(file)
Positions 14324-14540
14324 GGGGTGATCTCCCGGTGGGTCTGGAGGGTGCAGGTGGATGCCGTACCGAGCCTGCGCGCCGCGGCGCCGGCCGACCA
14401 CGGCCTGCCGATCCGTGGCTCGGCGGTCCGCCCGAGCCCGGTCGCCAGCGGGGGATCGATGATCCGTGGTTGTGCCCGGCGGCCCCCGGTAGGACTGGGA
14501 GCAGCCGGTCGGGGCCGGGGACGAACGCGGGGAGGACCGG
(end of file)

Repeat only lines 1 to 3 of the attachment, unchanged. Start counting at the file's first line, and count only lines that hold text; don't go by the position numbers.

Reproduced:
Positions 14324-14540
14324 GGGGTGATCTCCCGGTGGGTCTGGAGGGTGCAGGTGGATGCCGTACCGAGCCTGCGCGCCGCGGCGCCGGCCGACCA
14401 CGGCCTGCCGATCCGTGGCTCGGCGGTCCGCCCGAGCCCGGTCGCCAGCGGGGGATCGATGATCCGTGGTTGTGCCCGGCGGCCCCCGGTAGGACTGGGA